5

The following table summarizes the two equivalent procedures for hour angle and the NOVAS

subroutines that would be used for each, assuming that polar motion is neglected. The procedures

outlined here provide the Greenwich hour angle of a star.

**Equinox-Based Method **

**CEO-Based Method **

Use

subroutine

APSTAR followed by TPSTAR

-- or --

PLACE with OBJECT=

STAR,

LOCATN=1, and ICOORD=1

PLACE with OBJECT=

STAR,

LOCATN=1, and ICOORD=2

... to obtain

RA and DEC, the topocentric

apparent right ascension and

declination of the star with respect to

the equator and equinox of date (in

hours and degrees, respectively)

RA and DEC, the topocentric

apparent right ascension and

declination of the star with respect to

the equator and CEO of date (in

in hours and degrees, respectively)

Then use

subroutine

SIDTIM with K=1

EROT

... to obtain

GST, Greenwich apparent sidereal

time (in hours)

THETA, the Earth rotation angle,

(in degrees)

Compute

Greenwich

hour angle

GHA = GST RA,

(in hours)

GHA = THETA / 15.D0 RA,

(in hours)

The computed GHA may have to be reduced to the range

-12

h

to +12

h

. Subroutines APSTAR and

PLACE require time arguments in the TT time scale, while TPSTAR, SIDTIM, and EROT require

time arguments in the UT1 time scale. The two procedures should yield the same value of GHA to

within several microarcseconds and identical values for DEC.

Two high-level NOVAS subroutines that involve Earth rotation, SIDTIM and TERCEL (the latter

replaces the old PNSW) can actually perform their internal calculations using either the equinox-based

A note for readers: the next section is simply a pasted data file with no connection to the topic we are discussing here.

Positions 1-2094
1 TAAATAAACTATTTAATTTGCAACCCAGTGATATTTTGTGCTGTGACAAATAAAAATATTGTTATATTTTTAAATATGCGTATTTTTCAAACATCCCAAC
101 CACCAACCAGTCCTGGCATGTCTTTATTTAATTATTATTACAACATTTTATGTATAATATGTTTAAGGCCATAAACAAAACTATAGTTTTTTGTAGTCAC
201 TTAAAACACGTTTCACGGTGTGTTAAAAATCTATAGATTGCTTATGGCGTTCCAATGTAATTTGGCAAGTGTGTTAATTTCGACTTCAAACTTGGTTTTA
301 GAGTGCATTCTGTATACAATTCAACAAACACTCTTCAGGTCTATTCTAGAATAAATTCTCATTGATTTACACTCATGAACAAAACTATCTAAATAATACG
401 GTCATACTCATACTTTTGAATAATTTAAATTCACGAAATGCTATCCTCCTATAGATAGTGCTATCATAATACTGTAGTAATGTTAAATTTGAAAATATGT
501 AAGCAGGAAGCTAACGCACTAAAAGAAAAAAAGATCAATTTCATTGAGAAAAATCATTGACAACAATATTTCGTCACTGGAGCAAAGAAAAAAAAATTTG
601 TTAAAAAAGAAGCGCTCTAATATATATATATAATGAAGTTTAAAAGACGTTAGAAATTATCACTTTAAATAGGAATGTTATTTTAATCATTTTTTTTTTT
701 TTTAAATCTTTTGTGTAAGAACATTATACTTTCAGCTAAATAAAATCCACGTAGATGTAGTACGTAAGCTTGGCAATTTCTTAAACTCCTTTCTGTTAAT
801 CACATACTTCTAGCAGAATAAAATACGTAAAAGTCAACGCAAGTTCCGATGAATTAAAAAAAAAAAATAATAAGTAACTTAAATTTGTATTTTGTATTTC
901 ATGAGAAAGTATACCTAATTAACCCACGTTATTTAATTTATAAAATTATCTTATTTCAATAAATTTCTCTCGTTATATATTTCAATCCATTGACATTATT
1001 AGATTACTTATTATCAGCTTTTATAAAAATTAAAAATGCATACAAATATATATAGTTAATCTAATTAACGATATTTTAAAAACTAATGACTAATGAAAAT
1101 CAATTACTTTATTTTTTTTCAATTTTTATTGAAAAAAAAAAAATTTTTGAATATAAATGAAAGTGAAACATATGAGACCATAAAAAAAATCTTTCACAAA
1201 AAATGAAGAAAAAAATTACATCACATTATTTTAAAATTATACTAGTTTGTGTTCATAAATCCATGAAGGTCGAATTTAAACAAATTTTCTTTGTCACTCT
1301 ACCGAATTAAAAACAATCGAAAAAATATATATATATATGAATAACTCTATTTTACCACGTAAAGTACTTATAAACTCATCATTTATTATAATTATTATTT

paradigm or the CEO-based paradigm.

2

(Note: ZDAZ is also affected because it calls TERCEL.) The

method used is selected by a prior call to either EQINOX or CEOTEO (without arguments), which

remains in effect until changed. Since there is no external difference in how SIDTIM or TERCEL are

used, and the two computational paradigms yield answers that are consistent within a few micro-

arcseconds over many centuries, there is seldom a practical basis for a choice. However, the equinox

method must be used for dates before 1700 or after 2300, and is much more efficient if mean sidereal

time is to be computed. The equinox-based paradigm is the default, that is, it is used unless CEOTEO

has been called. That will, of course, be the case for any existing programs that are not updated to

make this choice explicit.

Another choice is now available that has a more practical effect: Earth rotation calculations can be per-

formed in either high- or low-accuracy mode. A call to either HIACC or LOACC (without arguments)

sets the accuracy, which remains in effect until changed. High-accuracy mode is the default, with the

various models evaluated at the few-microarcsecond level. For nutation, for example, this means that

2

It may seem odd that sidereal time can be computed using the CEO-based paradigm, but all that is

needed is the angle between the equinox and the CEO (both of which lie in the equatorial plane), and this

is straightforward to compute if we know the location of both points in the ICRS.